FLUSHING, Mich. (WJRT) – A Flushing native is helping the Kellogg Company change the way millions of Americans who are blind or have low vision do simple daily tasks like buying cereal.
To make packaging more accessible to those who see the world differently, Kellogg has partnered with NaviLens technology to change the world—one cereal box at a time.
Kellogg is introducing a personalized cereal shopper for the visually impaired through the NaviLens app, with the goal of creating a new way to shop for groceries for consumers like blushing native Beth Foor — a Kellogg employee who helped create the project because she lost vision.
“So I was born with what’s called Usher syndrome, which is a leading cause of deafblindness,” Foor said. “So I was born with significant hearing loss, but I was born with normal vision, and it wasn’t until I was in high school, my college years, that I started noticing the symptoms of my progressive eye disease.”
Debuting on shelves last December, Beth believes it’s a step in the right direction for shoppers like her.
“Things like navigating grocery stores and looking for products on grocery store shelves are very challenging for someone like me,” Foor said. “So we’re proud to be the first food company to actually use this technology on packaging.”
NaviLens was originally developed as a navigation tool for public spaces, and Kellogg was the first company in the world to adapt it for use on packaging.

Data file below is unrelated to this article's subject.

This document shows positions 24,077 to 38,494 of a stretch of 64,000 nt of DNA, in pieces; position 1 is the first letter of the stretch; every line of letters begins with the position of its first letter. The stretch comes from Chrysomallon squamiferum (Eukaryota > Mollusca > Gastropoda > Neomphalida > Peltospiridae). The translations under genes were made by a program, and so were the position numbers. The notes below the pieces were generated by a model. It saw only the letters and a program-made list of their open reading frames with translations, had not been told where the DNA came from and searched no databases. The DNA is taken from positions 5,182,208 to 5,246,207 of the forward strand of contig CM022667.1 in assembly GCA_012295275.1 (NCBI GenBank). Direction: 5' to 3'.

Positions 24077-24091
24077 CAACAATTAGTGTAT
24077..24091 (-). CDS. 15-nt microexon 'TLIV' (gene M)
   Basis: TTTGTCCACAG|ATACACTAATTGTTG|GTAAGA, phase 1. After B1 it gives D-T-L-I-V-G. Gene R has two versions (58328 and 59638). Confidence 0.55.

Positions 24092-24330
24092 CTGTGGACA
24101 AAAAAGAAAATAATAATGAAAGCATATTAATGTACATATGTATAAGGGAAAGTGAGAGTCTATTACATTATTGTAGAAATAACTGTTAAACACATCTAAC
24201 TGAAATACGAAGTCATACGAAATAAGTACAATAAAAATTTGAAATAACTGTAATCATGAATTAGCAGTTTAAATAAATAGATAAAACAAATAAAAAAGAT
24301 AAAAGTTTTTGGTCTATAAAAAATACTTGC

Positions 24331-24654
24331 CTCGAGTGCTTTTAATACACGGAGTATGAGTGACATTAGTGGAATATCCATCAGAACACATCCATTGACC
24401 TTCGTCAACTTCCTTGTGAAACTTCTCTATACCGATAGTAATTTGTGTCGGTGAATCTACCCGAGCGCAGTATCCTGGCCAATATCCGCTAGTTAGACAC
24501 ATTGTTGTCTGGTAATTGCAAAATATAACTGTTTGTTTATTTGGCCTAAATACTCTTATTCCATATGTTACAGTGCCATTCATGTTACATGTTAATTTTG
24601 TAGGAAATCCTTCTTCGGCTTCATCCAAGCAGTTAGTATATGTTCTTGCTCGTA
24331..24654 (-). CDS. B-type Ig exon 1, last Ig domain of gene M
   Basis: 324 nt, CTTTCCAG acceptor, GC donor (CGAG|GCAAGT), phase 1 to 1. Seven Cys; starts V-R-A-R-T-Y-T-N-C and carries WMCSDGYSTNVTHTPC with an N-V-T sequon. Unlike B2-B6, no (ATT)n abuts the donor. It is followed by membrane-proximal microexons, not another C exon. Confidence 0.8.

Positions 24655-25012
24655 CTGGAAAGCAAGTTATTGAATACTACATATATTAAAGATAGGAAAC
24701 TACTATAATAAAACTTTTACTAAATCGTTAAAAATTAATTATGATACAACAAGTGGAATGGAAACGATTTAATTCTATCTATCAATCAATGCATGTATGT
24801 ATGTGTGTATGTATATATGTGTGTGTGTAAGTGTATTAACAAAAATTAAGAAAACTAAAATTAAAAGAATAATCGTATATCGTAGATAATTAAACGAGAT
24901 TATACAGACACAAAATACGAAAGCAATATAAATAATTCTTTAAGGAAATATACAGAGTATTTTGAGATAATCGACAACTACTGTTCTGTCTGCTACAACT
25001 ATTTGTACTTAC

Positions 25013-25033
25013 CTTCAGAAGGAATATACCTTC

Cereal boxes now feature a NaviLens optical smart code on the front and sides, consisting of high-contrast colored squares on a black background that can be detected and read by the NaviLens and NaviLens GO apps.
Unlike a regular QR code where you have to scan it directly – even if you are several meters away, the app picks up the NaviLens locator from certain cereals such as Rice Krispies, CrispX, Special K Original or Kellogg’s Corn Flakes and read the package information aloud.
“You actually find it on store shelves and tell them if it’s to the left or to the right and how far away it is to find it,” Foor said. “And for the visually impaired, there’s a big arrow that appears on your phone and keeps pointing and guiding you until you find it.”
With the goal of not only making it a little easier to buy cereal, but Foor says it also increases a sense of independence
“It’s extremely challenging for someone who has no vision, or someone with low vision like myself, to navigate the store isles and simply do most of the daily tasks,” he said. “And it’s a method that gives people more freedom.”